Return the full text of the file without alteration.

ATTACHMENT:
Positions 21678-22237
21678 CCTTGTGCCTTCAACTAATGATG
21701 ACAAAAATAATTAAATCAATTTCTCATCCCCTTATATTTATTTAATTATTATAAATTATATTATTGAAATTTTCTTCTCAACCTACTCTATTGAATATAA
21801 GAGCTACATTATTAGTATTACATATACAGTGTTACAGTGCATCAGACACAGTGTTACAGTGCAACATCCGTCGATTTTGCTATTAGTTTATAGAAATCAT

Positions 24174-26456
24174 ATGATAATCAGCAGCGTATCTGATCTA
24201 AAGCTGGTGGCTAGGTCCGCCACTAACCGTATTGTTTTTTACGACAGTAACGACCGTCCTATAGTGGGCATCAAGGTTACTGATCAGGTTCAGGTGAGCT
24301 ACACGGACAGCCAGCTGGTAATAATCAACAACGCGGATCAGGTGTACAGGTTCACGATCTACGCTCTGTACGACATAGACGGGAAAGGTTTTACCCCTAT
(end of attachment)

Positions 21678-22237
21678 CCTTGTGCCTTCAACTAATGATG
21701 ACAAAAATAATTAAATCAATTTCTCATCCCCTTATATTTATTTAATTATTATAAATTATATTATTGAAATTTTCTTCTCAACCTACTCTATTGAATATAA
21801 GAGCTACATTATTAGTATTACATATACAGTGTTACAGTGCATCAGACACAGTGTTACAGTGCAACATCCGTCGATTTTGCTATTAGTTTATAGAAATCAT

Positions 24174-26456
24174 ATGATAATCAGCAGCGTATCTGATCTA
24201 AAGCTGGTGGCTAGGTCCGCCACTAACCGTATTGTTTTTTACGACAGTAACGACCGTCCTATAGTGGGCATCAAGGTTACTGATCAGGTTCAGGTGAGCT
24301 ACACGGACAGCCAGCTGGTAATAATCAACAACGCGGATCAGGTGTACAGGTTCACGATCTACGCTCTGTACGACATAGACGGGAAAGGTTTTACCCCTAT